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Why Are Bristol Landlords Opting for Limited Company Structures?

The landscape of property investment in Bristol has been evolving, with an increasing number of landlords making the strategic choice to set up as limited companies. Recent figures suggest a pronounced rise in this trend, but what's driving this decision?


A Glimpse into the Trend

A magnifying glass looking at property
A Glimpse of the Property World

Recent observations highlight that many landlords, especially in Bristol, are moving their buy-to-let portfolios into limited company structures. Statistics suggest that in 2023 alone, a remarkable 74% of buy-to-let property acquisitions were made through such a structure. So, why are local landlords leaning in this direction?


Navigating Complex Regulations The lettings market is, undeniably, challenging. With heightened compliance demands and ever-evolving regulations, landlords are reassessing their long-term investment strategies. Although there's a slight easing in the government's stance towards landlords, challenges such as the non-deductibility of mortgage interest from taxable property income remain.


The Appeal of the Limited Company Structure One of the primary reasons landlords are drawn to this structure is the allure of lower corporation tax rates, especially when compared to standard income tax rates. This setup also allows landlords to offset mortgage interest against the company's revenue.

Moreover, whilst securing a buy-to-let mortgage through a limited company might come with a heftier rate, it can often enable landlords to access larger loan amounts due to less stringent stress testing.


Considering the Portfolio Size For landlords with expansive property portfolios, the corporate structure is particularly enticing. Not only are such landlords potentially in higher tax brackets, but by operating through a limited company, they can retain and reinvest profits without the immediate burden of income tax. Such a mechanism facilitates portfolio expansion.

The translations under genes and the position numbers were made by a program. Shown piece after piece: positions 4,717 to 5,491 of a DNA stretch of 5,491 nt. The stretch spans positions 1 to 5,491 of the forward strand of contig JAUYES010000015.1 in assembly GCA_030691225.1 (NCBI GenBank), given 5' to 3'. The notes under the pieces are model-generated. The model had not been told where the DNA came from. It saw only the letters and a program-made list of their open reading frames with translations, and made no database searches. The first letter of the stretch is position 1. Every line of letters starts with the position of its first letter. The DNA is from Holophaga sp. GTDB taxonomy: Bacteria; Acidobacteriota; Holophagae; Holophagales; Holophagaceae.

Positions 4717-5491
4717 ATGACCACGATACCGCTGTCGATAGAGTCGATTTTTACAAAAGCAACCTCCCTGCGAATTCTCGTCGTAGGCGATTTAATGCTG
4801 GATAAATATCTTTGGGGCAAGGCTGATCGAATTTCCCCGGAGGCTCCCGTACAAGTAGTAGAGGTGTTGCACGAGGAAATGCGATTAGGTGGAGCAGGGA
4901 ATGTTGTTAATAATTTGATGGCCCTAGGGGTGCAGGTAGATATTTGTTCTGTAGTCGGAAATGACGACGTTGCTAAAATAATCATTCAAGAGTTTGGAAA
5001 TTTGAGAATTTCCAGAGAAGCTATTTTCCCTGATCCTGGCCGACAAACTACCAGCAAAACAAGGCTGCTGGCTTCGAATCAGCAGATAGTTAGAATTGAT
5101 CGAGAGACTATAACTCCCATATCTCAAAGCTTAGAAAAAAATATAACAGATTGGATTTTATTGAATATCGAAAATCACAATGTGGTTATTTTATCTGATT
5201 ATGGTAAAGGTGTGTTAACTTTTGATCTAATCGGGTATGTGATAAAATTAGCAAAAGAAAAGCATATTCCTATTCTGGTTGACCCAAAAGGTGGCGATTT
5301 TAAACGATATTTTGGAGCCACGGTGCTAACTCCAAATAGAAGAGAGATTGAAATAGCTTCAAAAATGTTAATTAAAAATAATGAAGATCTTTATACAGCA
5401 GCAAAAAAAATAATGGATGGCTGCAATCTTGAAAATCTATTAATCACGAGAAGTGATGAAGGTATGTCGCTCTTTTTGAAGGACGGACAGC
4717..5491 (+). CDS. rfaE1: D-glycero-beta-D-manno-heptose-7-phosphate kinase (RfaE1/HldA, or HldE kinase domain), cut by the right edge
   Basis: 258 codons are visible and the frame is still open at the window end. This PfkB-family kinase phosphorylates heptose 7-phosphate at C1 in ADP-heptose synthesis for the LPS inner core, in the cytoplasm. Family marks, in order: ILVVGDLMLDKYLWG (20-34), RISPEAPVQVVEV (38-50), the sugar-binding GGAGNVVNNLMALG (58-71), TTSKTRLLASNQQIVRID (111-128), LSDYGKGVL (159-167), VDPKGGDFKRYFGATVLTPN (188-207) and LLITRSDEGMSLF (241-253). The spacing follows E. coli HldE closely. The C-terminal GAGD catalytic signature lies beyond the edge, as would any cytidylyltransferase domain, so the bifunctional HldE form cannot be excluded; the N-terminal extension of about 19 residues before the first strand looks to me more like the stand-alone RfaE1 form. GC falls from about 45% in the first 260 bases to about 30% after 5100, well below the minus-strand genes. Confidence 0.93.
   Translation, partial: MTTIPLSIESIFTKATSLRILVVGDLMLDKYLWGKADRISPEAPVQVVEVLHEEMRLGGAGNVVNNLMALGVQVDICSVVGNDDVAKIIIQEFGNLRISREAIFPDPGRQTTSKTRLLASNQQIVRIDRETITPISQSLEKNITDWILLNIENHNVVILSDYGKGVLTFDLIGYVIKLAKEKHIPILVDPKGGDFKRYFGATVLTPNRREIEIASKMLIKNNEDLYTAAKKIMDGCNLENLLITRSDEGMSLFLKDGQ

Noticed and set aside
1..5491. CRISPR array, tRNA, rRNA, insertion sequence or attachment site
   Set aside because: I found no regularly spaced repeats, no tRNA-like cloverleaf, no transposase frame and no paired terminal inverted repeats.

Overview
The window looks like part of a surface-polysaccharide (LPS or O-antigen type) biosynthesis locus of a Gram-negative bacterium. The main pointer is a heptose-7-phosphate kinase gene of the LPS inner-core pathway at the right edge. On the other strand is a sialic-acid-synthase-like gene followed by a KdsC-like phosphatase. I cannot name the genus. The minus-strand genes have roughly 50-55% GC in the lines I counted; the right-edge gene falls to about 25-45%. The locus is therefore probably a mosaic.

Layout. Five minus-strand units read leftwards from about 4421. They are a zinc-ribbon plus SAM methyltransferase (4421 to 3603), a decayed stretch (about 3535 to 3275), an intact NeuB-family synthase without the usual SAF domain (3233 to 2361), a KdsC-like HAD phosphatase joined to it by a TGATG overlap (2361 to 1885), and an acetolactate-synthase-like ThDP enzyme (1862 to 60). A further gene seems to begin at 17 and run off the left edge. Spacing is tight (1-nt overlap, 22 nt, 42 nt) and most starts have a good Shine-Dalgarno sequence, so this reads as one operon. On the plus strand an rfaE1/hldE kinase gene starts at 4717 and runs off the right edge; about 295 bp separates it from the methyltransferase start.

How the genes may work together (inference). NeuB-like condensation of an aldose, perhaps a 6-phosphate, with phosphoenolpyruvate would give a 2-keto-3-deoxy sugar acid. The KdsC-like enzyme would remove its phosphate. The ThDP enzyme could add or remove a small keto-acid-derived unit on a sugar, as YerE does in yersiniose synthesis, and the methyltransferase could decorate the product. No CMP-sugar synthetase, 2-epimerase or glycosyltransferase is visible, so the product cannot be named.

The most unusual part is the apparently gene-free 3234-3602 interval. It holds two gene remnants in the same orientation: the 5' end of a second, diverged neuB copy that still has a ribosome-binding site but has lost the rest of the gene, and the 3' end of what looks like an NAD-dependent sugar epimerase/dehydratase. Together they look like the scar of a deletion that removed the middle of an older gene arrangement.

Residential Neighbourhood
Property Portfolio

Recent data underscores this, revealing that, on average, properties held within a limited structure increased from 7.8 in late 2021 to 12.3 by mid-2023.


Weighing the Benefits and Drawbacks Of course, no investment strategy is without its considerations. Landlords should be aware that whilst the limited company structure offers many advantages, profits withdrawn for personal use would be taxed again. Additionally, selling a property within this setup doesn't provide capital gains tax allowances, and there's a corporation tax implication.

Further, operating through a limited company requires meticulous administrative work, which could be daunting for some, especially those with a smaller property count.


In Conclusion Whilst the limited company structure presents numerous advantages, particularly for landlords with sizeable portfolios or those planning to expand, it's essential to assess individual circumstances. At R&G Property Bristol, we recommend landlords seek expert advice before embarking on any investment shift.


Disclaimer: This content serves as a general insight and does not substitute legal or tax advice. We advise readers to consult with relevant professionals before making any property investment decisions.

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